Philippines Poland: L/60 built under license as 40-mm armata przeciwlotnicza wz 36 Portugal: M1 and L/70 Bofors Qatar Romania: 54 pieces delivered by Germany during the first half of World War II Saudi Arabia: L/70 Senegal: L/60 Serbia: L/70 Singapore Sudan South Africa South Korea Spain: L/70 built under license Sri Lanka Sweden Switzerland Republic of China: L/70 Thailand: M1 and L/70 Timor-Leste Turkey: Bofors M1, L/60 and L/70 United Arab Emirates United Kingdom: L/60 and L/70 built under license United States: L/60 and L/70 built under license Soviet Union Uruguay South Vietnam Vietnam Venezuela: L/70 and M1A1 Yemen See also Bofors L/70 40mm automatic anti-aircraft gun Description Technical Data Specifications Details view Pictures - Video a Description The L/70 is an anti-aircraft gun 40mm caliber designed and manufactured by the Swedish Company Bofors. The Company was acquired in September 2000 by United Defense Industries, but since March 2005 has been a part of BAE Systems AB.The Bofors Defence 40 mm L/70 automatic anti-aircraft gun entered service with the Swedish Army in 1951 as the successor to the Bofors 40 mm L/60. Some upgrade package was made to the end of 2006 for the gun system and the ammunitions. The Bofors L/70 40mm is intended for engaging high speed air-craft flying at low altitude, its chief characteristics being high speeds of elevation and traverse combined with a high rate of fire. The gun is normally fired electrically from remote control. It can also be fired electrically from the gun position by means of the Bofors local power control. In case power supply fails, the gun can be operated purely mechanically from the mounting. The L/70 was used by many Western nations and was widely exported to Asia, the Middle East, Africa and South America. The L/70 remains in widespread use although many systems have been replaced by surface to air missiles or are relegated to a secondary role. The new L/70 gun has also been used in various naval mounts and serves as the main armament for the CV9040 mechanized infantry fighting vehicle. Variants L/70 BOFI The Bofors Defence 40 mm BOFI (Bofors Optronic Fire control Instrument) gun system consists of a modified version of the basic 40 mm L/70 Type B, BOFI electro optic fire control system and proximity fused ammunition. The fire-control system also includes a computer and laser range finder. Since it is of little use in adverse weather it is called a fair weather system.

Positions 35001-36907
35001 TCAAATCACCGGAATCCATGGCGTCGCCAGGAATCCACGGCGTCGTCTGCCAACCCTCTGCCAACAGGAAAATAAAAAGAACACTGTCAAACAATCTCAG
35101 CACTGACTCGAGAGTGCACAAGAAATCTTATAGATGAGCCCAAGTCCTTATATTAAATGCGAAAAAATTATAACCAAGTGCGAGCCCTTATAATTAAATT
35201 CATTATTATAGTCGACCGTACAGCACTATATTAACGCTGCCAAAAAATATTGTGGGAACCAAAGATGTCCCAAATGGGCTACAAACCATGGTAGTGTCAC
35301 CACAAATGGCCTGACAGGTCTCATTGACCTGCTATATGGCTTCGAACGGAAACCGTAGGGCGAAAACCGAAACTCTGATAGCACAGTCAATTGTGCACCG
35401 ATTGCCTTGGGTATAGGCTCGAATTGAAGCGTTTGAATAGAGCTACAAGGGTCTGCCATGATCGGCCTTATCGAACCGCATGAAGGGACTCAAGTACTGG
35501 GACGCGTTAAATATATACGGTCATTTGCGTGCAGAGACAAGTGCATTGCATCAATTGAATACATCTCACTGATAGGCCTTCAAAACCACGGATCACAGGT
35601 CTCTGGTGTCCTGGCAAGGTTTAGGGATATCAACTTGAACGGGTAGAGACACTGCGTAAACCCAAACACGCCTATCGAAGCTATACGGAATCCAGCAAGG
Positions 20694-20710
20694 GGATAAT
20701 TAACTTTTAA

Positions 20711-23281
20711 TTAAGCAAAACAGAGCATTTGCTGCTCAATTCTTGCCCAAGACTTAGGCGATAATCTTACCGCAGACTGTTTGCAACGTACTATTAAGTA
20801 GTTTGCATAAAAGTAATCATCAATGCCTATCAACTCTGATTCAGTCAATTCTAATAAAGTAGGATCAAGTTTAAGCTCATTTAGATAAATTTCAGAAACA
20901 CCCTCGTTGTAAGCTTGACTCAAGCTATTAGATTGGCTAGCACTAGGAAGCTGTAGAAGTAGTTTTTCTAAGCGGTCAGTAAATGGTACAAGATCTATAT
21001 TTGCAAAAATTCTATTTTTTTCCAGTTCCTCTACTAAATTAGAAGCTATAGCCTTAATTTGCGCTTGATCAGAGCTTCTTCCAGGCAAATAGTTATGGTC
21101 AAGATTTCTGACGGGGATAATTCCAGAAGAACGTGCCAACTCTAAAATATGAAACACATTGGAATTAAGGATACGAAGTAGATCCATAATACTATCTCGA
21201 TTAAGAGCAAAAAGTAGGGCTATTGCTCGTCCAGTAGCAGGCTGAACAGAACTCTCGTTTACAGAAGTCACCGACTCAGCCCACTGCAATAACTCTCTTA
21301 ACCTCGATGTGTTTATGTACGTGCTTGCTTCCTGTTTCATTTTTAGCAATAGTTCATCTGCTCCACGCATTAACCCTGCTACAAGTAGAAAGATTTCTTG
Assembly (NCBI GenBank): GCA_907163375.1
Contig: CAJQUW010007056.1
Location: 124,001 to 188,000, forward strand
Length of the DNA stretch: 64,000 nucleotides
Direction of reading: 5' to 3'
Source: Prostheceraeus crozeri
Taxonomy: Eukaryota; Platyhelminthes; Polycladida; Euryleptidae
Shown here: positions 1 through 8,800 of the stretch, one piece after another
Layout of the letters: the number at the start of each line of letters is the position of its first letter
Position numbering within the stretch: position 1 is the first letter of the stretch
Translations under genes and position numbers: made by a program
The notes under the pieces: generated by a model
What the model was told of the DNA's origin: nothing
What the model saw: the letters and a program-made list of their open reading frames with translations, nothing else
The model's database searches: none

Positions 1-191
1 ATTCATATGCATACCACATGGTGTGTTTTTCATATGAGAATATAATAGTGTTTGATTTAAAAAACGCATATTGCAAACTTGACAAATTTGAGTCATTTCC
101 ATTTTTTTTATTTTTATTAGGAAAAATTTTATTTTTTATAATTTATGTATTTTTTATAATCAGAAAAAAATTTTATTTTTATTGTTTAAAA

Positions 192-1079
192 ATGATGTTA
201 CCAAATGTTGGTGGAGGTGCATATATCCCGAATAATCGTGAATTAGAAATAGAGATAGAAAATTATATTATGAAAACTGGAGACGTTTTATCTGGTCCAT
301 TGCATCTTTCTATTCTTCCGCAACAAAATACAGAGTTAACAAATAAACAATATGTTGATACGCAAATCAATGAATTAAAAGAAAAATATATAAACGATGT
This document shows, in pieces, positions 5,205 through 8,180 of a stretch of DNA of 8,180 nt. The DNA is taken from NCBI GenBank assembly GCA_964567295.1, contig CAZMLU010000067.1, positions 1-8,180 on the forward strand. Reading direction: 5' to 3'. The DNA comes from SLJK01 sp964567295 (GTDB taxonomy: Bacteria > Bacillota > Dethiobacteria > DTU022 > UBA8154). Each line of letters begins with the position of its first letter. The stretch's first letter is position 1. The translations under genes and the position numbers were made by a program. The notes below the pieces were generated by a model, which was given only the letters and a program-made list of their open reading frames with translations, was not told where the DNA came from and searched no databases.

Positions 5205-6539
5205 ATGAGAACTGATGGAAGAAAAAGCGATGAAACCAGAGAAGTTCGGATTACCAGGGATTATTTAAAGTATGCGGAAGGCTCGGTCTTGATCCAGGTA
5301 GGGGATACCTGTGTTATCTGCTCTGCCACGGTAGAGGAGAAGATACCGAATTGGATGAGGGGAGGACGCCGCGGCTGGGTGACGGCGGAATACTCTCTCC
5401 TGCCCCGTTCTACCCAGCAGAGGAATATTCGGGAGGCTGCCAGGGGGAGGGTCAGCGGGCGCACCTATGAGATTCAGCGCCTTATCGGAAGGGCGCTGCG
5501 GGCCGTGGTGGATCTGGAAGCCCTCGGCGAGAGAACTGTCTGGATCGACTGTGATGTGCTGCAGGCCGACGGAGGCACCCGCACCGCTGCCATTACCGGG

L/70 BOFI All weather or BOFI-R The L/70 BOFI all-weather has a multisensor fire control system using a J band pulse Doppler radar as the main sensor. The radar gives the system an all weather operation and automatic acquisition and tracking capabilities. The BOFI-R can effectively engage fast moving targets out to 4 km without external radar input. L/70 REMO TheBofors Defence 40-mm L/70 Renovation and Modernisation (REMO) programme comprises a basic package, mainly for extending the gun's technical life span and several upgrading kits for increasing the effectiveness of the weapon. This includes a full overhaul and various upgrades that include a higher rate of fire, new fire control system and air burst programmer and ammunition.